All thoughts are welcome and thoroughly considered.

Best regards    Mick

I will only say this one more time; the front tyre also throws stones up. The crud catcher saves the radiator from holing. As an engineer you know it to be true.

Unless it is really overheating forget about where the guage is.

It is worth making sure that the system has been properly vacuum filled; air locks in the top of the head will not help cooling and will crack the head.

Offline Sutty

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Re: Question
« Reply #9 on: May 13, 2018, 09:27:12 pm »
Thanks for that phmode, I do realise that radiators are susceptible too stone damage but I think there is a quite adequate honeycomb stone guard on there anyway.
I am not a born again biker, I have ridden bikes since I was 16. My last sports bike before the K was a 170 Bhp (at the wheel) 2007 Fireblade, the front guard was shorter and no guard on the rad. I ran it on Pirelli Diablo corsa rosso tyres that were good and sticky.we did well over 30k miles on that bike and never had an issue with the cooling system.
I was an engineer for 50 years and I understand that sticking a 100mm plank in front of the rad would reduce its efficiency. It seems as though quite a few guys have had issues with the cooling system and some have even said they have to pull over till the bike cools, and that's with the stone guard on.
I'm pretty fortunate now in being able to ride when the weathers fine, I also think that's the problem with the bottom corners on the rad, with the fan mount blocking the rad there's no airflow ,the dust builds and Blocks the core then rots it, I might even fabricate a new fan mount and try that.

Best regards.    Mick

Offline richtea

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Re: Question
« Reply #10 on: May 14, 2018, 07:31:32 am »
It's a good point, Mick.

If you think your radiator is on its knees, then removing the stone guard may well extend it's life a year or two - albeit at increased risk of stone damage.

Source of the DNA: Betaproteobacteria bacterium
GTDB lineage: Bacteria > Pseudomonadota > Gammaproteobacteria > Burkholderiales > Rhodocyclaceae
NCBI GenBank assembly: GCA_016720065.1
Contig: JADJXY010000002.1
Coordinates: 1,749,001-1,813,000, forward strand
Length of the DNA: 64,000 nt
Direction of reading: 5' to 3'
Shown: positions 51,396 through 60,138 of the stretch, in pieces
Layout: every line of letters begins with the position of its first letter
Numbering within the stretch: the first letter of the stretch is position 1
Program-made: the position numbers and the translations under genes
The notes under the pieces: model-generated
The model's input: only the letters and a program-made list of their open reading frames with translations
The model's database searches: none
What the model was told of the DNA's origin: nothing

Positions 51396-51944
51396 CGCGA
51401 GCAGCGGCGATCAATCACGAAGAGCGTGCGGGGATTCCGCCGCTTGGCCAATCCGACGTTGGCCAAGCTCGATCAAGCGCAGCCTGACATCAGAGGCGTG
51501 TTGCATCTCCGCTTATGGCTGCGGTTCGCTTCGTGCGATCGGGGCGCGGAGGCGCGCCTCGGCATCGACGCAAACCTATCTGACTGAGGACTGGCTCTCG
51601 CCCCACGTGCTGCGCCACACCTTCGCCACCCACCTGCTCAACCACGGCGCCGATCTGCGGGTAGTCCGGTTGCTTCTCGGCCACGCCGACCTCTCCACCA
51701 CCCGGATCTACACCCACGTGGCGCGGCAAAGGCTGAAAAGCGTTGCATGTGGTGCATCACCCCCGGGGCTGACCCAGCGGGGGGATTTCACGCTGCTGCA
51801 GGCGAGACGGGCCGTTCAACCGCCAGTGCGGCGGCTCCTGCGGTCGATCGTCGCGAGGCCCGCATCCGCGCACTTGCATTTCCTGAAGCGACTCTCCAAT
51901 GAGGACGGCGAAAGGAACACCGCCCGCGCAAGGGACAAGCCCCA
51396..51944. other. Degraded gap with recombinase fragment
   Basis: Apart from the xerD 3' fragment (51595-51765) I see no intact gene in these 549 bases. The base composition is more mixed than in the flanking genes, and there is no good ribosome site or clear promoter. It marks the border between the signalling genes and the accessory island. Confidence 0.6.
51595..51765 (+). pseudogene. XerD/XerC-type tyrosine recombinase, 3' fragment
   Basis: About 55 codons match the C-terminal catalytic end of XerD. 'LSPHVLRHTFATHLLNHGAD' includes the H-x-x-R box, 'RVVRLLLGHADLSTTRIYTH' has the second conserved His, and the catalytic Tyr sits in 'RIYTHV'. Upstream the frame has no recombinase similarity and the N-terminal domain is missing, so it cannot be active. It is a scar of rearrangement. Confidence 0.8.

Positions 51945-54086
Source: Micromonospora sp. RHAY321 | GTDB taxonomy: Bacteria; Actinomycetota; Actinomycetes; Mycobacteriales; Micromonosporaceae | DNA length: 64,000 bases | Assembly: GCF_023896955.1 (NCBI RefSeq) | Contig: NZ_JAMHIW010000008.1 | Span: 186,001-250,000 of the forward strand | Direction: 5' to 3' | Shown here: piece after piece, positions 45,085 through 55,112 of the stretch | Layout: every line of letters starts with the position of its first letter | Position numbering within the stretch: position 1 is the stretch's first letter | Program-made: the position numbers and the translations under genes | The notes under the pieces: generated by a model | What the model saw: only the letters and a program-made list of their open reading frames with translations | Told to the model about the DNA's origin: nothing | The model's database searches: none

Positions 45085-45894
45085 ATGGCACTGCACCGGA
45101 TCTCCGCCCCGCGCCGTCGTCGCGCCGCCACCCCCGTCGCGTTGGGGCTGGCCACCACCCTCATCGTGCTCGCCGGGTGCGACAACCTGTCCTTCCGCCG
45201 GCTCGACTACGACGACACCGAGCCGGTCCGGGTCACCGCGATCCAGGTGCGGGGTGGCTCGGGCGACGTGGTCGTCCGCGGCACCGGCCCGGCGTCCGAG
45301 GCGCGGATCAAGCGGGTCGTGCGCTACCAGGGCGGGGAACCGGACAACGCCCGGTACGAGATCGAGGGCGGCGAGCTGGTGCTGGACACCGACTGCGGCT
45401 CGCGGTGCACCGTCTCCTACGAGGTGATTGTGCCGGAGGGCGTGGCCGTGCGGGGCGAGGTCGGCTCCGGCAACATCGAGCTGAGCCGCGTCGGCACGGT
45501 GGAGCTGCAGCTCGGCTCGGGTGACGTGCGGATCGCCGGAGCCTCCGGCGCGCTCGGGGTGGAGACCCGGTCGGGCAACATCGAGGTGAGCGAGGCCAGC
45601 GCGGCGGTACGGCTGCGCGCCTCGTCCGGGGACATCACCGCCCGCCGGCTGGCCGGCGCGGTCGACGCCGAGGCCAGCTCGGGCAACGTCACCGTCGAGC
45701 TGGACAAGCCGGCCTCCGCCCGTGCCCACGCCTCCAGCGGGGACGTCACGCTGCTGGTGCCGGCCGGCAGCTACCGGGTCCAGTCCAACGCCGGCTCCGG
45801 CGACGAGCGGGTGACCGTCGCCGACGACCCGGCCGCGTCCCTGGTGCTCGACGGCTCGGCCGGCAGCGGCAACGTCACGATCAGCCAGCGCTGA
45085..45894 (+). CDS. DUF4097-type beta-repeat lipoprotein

My only suggestion is that it might be worth fitting a fender extender, as a compromise position on protection. Sub-£20 here:
https://www.ebay.co.uk/itm/BMW-K1300S-Carbon-fiber-fender-extender-ALL-YEARS/142787665391?hash=item213eceddef:g:K0IAAOSwTuJYqiAQ

How about you remove it - take a 'before' photo, ride it for x months/years, and then take a 'after' photo?
It would be a very useful test for the whole forum.  8)

Offline Sutty

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Re: Question
« Reply #11 on: May 14, 2018, 09:39:25 am »
Richtea, the rad is in really good condition, as is the whole bike. the centre stand looks like an aftermarket job with cheap paint work so that will be coming off to be epoxy coated.
I will take some pix and monitor the efficiency of the cooling in heavy traffic. I'm looking for a fan mount on ebay and I am going to fab one up Spider like to release the extra radiator area that is now blocked by the original mount.

Best regards   Mick

Offline richtea

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Re: Question
« Reply #12 on: May 14, 2018, 10:17:06 am »
I'm pretty sure the fan mount is closed/solid in order to force a larger radiator area to be cooled when the fan comes on.
If you make a more open design, only the fins directly in front of the fan will be getting decent airflow at a standstill (=worst case). The rest of the radiator will have to rely on convection airflow, not fan-assisted.

On the other hand, when you remove the stone guard, you're releasing a decent chunk of 'direct' fan area.
It's probably worth comparing the two areas, i.e.:
- the area covered by the existing fan mount, minus the area lost to the stone guard
versus
- the area covered by fan on its own (I'm assuming your spider design will take very little area away)

Looking forward to the pics...

Offline Sutty

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Re: Question
« Reply #13 on: May 14, 2018, 10:52:05 am »
That's a good point Richtea, I never thought of that.  I will see how we fare over the week end, last year we were queued up for over an hour to get out of the bike park...

   Best regards    Mick

Offline Sutty

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Re: Question
« Reply #14 on: Yesterday at 06:44:32 pm »
Well were back from France with no probs, bike behaved perfectly. The temp was spot on, 3 bars on the open road at virtually any speed,from walking pace up. The queue to get out of the circuit and through the town to the ring road was the biggest we've seen. The cooling was spot on ! up to 5 bars, fan on, then down to 4 , fan off it was a really warm day as well, the fan wasn't running as long as it did about a month ago when we were coming home through Hereford town centre one Saturday afternoon, it ran nearly all the time then. That's what led me to be concerned.
I have ordered a mudguard extender though.

Best regards    Mick